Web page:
Figure 19.23 An adult patient with a large anomalous vein of the right lung. A. Posteroanterior chest radiograph shows a large anomalous draining vein (arrow) of the right lung. B. Reconstructed contrast-enhanced coronal magnetic resonance image shows the anomalous right pulmonary vein emptying into the right atrium (ra).

Pulmonic Valve Stenosis

Congenital stenosis of the pulmonic valve is a common anomaly, comprising about 6% to 10% of all congenital heart disease. There are several different types of stenosis, including the typical domed valve, the dysplastic valve, and the bicuspid valve (21). Pulmonic valve stenosis can go undetected until adulthood, when the defect is an isolated finding and when the degree of stenosis is not severe. The diagnosis is made if right heart failure occurs, if a murmur is found on physical examination, or on occasion when a radiologist discovers the diagnosis as an incidental finding. The chest radiographs of these patients show dilatation of the main and left pulmonary arteries and normal heart size until right heart failure intervenes (Fig. 19.26). Poststenotic turbulent blood flow causes dilatation of the main pulmonary artery and the directly aligned left pulmonary artery. The nondilated right pulmonary artery is protected from the effect of turbulent flow as it extends perpendicular to the flow through the main pulmonary artery.

Isolated dilation of the main and left pulmonary arteries, sparing the right pulmonary artery, should raise suspicion of pulmonic valve stenosis.

Absent Pulmonic Valve

Congenital absence of the pulmonic valve is a rare anomaly, found in a small percentage of patients with tetralogy of Fallot. It is even more unusual to see absence of the valve as an isolated defect. In this condition, a ring of thickened tissue is present at the expected location of the valve leaflets (21). Patients have wide-open pulmonic regurgitation with a dilated right ventricle and atrium (Fig. 19.27).

Cor Triatriatum

In this condition, the common pulmonary vein fails to incorporate into the upper posterior portion of the left atrium during fetal development of the heart chambers. As a consequence, the left atrium is subdivided into two portions by a septum with a perforation (Fig. 19.28). The upper “chamber” receives the pulmonary veins, whereas the lower “chamber” communicates with the left atrial appendage and empties through the mitral valve. If the opening of the septation is small, pulmonary venous and capillary pressures are elevated. Most cases are discovered in infancy or childhood, but adult patients can present with chronic and recurrent heart failure (22).

Figure 19.24 Posteroanterior chest radiograph in a 20-year-old patient with sudden rupture of a sinus of Valsalva shows shunt vascularity and upper normal heart size.

Figure 19.25 Magnetic resonance images of a 74-year-old patient with a huge, nonruptured, sinus of Valsalva aneurysm. A. Coronal view shows the large sinus of Valsalva aneurysm (arrows) occupying the entire right margin of the mediastinum adjacent to the heart.B. Axial view shows the aneurysm (arrowheads) arising from the right side of the aortic root. The origin of the aneurysm could arise from either the right or noncoronary sinus. C. Axial view shows the aneurysm compressing the right atrial and ventricular chambers(arrowheads).

Corrected Transposition of the Great Vessels

Patients with congenitally corrected transposition of the great vessels, unassociated with other cardiac defects, can survive into adulthood without detection. Patients with this anomaly have atrioventricular and ventriculoarterial discordance. In other words, the right atrium empties deoxygenated blood into the left ventricle, which in turn pumps blood into the transposed pulmonary artery. Oxygenated blood returns from the lungs though the pulmonary veins into the left atrium, which empties into the right ventricle, which in turn pumps the blood into the transposed aorta. Thus, blood is oxygenated and pumped to the systemic circulation in a normal sequence. With advancing age, the systemic ventricle (anatomic right ventricle) begins to fail.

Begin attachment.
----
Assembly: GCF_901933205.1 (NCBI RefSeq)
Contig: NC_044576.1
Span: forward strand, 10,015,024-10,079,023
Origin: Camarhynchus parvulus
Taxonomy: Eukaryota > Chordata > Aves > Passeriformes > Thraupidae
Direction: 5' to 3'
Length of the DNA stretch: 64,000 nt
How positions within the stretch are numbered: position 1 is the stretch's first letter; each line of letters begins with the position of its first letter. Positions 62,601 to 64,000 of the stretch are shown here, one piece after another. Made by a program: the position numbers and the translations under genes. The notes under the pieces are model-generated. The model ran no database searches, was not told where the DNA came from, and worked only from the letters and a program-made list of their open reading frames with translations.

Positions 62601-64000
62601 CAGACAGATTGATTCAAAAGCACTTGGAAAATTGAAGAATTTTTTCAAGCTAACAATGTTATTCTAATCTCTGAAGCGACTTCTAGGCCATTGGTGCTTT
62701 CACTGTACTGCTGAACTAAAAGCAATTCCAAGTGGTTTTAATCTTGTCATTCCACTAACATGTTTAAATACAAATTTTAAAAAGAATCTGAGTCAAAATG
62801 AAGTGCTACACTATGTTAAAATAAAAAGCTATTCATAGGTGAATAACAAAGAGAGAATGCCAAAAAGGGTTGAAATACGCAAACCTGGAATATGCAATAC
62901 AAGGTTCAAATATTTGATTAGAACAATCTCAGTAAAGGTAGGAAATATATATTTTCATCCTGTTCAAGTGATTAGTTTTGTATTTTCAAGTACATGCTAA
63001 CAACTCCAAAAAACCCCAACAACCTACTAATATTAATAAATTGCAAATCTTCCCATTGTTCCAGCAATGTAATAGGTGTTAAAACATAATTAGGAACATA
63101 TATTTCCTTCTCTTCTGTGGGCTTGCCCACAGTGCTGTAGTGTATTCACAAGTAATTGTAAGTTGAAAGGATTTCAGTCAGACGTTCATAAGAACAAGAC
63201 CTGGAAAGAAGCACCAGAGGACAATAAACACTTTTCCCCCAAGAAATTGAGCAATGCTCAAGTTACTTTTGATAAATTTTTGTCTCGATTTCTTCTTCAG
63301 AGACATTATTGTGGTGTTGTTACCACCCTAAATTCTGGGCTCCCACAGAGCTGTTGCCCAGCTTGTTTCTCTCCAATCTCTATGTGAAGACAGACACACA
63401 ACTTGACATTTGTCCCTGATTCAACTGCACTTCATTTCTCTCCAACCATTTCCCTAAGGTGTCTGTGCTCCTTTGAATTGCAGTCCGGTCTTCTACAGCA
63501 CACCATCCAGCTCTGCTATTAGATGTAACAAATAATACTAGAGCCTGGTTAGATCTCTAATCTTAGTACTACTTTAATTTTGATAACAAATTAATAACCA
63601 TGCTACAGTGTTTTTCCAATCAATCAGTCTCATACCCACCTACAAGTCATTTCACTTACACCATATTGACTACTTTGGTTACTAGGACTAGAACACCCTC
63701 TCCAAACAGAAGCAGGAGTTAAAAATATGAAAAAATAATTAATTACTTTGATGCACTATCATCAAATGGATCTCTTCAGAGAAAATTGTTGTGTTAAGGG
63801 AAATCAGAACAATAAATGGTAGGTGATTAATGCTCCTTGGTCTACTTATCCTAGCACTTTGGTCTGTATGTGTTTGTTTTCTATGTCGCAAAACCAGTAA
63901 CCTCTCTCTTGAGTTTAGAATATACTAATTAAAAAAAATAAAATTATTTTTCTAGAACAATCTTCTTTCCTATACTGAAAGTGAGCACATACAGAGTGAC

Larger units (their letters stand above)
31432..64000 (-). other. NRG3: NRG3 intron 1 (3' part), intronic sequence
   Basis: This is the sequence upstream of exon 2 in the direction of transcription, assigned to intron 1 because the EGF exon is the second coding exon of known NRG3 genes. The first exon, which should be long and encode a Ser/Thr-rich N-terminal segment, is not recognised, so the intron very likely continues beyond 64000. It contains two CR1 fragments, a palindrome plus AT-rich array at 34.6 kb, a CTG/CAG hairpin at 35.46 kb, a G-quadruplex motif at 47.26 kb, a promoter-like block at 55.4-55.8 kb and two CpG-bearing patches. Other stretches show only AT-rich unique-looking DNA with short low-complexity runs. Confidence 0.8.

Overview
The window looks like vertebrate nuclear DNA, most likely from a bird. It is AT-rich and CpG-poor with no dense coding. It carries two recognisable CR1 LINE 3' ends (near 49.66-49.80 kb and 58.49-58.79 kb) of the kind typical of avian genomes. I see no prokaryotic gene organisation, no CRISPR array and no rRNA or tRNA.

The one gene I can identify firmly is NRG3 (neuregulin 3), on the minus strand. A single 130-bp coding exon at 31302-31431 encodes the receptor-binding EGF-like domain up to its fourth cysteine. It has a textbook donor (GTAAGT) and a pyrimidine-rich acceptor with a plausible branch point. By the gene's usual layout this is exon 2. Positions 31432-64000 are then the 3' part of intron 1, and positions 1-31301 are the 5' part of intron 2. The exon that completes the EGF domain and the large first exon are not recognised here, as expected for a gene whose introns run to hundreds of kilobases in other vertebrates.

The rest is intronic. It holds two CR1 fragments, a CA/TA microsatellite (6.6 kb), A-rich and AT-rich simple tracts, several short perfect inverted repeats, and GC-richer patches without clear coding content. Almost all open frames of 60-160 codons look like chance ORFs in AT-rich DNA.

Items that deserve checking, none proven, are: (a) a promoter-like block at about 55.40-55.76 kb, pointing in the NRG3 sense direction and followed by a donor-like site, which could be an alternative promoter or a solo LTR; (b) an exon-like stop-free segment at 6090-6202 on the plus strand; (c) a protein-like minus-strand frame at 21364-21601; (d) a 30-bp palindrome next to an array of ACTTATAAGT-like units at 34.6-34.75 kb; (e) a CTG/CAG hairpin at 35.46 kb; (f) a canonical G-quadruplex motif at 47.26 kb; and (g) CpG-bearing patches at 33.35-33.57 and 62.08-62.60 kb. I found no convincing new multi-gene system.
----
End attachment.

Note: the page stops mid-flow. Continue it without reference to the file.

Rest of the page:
In corrected transposition, deoxygenated blood from the systemic venous circulation flows in the lungs, is oxygenated, and flows into the aorta without a shunt lesion; however, the order of the chambers it passes through is abnormal (right atrium → left ventricle → pulmonary artery → left atrium → right ventricle → aorta).

Figure 19.26 A 51-year-old patient with pulmonic valve stenosis. A. Posteroanterior chest radiograph shows a dilated left pulmonary artery (arrows) projecting above the left main bronchus. Heart size and pulmonary vascularity are normal. B. Lateral radiograph shows dilatation of the left pulmonary artery (arrows).

Figure 19.27 Posteroanterior chest radiograph of a 28-year-old patient with absence of the pulmonic valve. The outflow portion of the right ventricle (arrow) and the main and left pulmonary arteries are markedly dilated. The right pulmonary artery has a normal diameter.

Figure 19.28 Magnetic resonance cardiac angiogram in the coronal view of a 68-year-old patient with cor triatriatum. A web(arrowhead) projects within the left atrium (la), above the mitral valve (arrows).


The onset of failure of the systemic ventricle can be attributed to myocardial ischemia in the hypertrophied right ventricular myocardium during periods of high oxygen demand such as stress or exercise (23). Incompetence of the left atrioventricular valve and conduction disturbances also contribute to the development of heart failure. Detection of an abnormally configured cardiovascular outline could be the first clinical clue in making this diagnosis. The classic configuration of the cardiovascular outline was described in 1978, with further description in 1985 (24,25). Many patients will show a convex outward configuration of the left cardiovascular margin caused by levopositioning of the ascending aorta (Fig. 19.29).